As the rumor goes, there may have been eavesdropping on team chatter over the scanner during practice runs. Did someone from Hendrick ask NASCAR to take a closer look at the Penske cars? On race day, NASCAR inspectors were indeed sniffing around looking for an infraction. What they found in the rear-end housings on the #2 and #22 Fords were confiscated – Logano barely made the start of the race – though NASCAR vice president of competition Robin Pemberton curiously avoided a very important word in explaining the problem with the Penske cars. Pemberton never said the cars were illegal.
When the dust settles, crew chiefs Paul Wolfe and Todd Gordon will likely be sidelined for several weeks while Keselowski and Logano are stripped of critical points in the standings. Remember, it will be for something that hasn't been deemed illegal, at least not yet. It's more likely this is a case of something in development that the Penske crew was trying and NASCAR decided was too close to the edge. And there's the rub in all of this. NASCAR gets to decide when a team has crept too close to a non-existent line in the rule book.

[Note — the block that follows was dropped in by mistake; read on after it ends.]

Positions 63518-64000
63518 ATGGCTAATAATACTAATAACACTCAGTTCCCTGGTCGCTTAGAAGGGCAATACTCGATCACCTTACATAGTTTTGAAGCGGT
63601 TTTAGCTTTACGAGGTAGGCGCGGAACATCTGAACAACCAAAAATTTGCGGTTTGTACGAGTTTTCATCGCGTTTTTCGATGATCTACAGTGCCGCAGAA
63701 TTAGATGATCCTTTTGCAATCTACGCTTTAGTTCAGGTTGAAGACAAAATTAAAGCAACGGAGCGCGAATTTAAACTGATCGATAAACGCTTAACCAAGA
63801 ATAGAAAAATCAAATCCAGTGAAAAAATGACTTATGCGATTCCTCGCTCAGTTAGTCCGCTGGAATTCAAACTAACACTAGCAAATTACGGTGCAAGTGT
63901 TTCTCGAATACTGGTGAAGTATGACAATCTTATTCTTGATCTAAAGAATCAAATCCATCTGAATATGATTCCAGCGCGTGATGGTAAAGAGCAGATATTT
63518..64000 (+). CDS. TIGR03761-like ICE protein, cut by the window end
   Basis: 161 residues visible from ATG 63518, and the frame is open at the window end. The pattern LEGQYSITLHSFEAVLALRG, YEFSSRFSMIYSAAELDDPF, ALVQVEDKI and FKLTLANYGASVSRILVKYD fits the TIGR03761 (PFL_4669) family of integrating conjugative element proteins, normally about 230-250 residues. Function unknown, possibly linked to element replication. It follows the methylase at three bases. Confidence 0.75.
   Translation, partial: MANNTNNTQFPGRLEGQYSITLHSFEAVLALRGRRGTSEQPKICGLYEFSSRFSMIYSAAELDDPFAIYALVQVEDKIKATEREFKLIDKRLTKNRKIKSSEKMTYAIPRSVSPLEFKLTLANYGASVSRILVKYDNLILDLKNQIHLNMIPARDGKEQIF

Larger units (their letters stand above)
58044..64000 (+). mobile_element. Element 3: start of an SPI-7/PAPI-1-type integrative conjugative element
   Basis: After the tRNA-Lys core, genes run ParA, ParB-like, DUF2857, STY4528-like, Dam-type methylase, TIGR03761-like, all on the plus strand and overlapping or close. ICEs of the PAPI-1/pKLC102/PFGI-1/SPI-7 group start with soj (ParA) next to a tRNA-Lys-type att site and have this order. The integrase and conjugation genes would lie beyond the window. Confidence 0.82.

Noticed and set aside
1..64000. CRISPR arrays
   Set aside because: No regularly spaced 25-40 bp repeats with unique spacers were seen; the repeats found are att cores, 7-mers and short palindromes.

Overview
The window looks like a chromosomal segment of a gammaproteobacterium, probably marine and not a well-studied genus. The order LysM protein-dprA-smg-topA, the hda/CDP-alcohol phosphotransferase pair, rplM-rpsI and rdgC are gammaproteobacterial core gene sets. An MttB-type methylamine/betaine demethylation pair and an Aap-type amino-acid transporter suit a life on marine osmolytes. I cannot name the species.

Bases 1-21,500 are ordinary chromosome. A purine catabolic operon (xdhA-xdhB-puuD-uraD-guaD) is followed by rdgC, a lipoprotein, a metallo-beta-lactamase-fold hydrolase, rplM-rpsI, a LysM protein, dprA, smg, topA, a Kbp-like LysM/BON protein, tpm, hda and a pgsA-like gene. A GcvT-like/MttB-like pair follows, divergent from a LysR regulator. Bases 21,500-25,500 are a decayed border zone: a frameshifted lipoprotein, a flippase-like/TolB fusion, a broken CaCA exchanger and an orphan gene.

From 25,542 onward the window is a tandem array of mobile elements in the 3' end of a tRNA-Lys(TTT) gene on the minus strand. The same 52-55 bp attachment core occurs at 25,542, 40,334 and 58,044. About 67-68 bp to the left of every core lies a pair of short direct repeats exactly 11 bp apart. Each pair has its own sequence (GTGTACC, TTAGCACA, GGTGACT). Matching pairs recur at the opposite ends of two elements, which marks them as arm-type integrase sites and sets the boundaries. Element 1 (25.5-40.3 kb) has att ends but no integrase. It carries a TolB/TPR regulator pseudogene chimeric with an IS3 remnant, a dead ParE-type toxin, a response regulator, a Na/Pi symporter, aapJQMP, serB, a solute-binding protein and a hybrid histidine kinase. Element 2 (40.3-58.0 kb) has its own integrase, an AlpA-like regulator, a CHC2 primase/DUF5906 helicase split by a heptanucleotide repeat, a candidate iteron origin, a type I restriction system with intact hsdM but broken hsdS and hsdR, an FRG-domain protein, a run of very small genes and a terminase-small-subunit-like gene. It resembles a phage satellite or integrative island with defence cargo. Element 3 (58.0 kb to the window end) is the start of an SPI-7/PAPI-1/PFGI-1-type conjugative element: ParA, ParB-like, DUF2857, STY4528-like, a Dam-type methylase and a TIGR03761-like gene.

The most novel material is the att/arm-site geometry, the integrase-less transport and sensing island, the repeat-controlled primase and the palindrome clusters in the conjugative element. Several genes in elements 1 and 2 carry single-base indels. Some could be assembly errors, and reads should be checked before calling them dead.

Should the Penske organization get hit with stiff penalties this week, then NASCAR needs to answer the what, why and how to help everyone understand exactly what is and isn't "in the spirit of the rule." Associated Press